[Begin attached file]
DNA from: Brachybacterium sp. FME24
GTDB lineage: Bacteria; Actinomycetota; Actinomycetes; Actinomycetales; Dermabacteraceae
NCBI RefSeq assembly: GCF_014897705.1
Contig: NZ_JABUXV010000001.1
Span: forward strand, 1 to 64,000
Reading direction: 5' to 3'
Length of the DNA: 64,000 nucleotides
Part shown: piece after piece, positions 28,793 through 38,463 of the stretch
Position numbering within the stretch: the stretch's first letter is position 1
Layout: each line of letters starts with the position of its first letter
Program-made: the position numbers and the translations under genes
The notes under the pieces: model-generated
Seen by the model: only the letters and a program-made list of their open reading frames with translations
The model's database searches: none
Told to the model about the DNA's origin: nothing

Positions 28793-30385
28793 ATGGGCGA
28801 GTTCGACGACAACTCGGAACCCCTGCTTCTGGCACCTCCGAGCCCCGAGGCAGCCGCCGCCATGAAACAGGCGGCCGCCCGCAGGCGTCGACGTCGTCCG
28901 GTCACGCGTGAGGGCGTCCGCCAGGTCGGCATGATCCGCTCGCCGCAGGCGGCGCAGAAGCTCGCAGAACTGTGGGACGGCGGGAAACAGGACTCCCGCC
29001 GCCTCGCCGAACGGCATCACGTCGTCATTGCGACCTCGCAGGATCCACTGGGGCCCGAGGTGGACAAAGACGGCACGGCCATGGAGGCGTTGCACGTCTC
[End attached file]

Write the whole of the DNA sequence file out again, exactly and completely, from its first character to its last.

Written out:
DNA from: Brachybacterium sp. FME24
GTDB lineage: Bacteria; Actinomycetota; Actinomycetes; Actinomycetales; Dermabacteraceae
NCBI RefSeq assembly: GCF_014897705.1
Contig: NZ_JABUXV010000001.1
Span: forward strand, 1 to 64,000
Reading direction: 5' to 3'
Length of the DNA: 64,000 nucleotides
Part shown: piece after piece, positions 28,793 through 38,463 of the stretch
Position numbering within the stretch: the stretch's first letter is position 1
Layout: each line of letters starts with the position of its first letter
Program-made: the position numbers and the translations under genes
The notes under the pieces: model-generated
Seen by the model: only the letters and a program-made list of their open reading frames with translations
The model's database searches: none
Told to the model about the DNA's origin: nothing

Positions 28793-30385
28793 ATGGGCGA
28801 GTTCGACGACAACTCGGAACCCCTGCTTCTGGCACCTCCGAGCCCCGAGGCAGCCGCCGCCATGAAACAGGCGGCCGCCCGCAGGCGTCGACGTCGTCCG
28901 GTCACGCGTGAGGGCGTCCGCCAGGTCGGCATGATCCGCTCGCCGCAGGCGGCGCAGAAGCTCGCAGAACTGTGGGACGGCGGGAAACAGGACTCCCGCC
29001 GCCTCGCCGAACGGCATCACGTCGTCATTGCGACCTCGCAGGATCCACTGGGGCCCGAGGTGGACAAAGACGGCACGGCCATGGAGGCGTTGCACGTCTC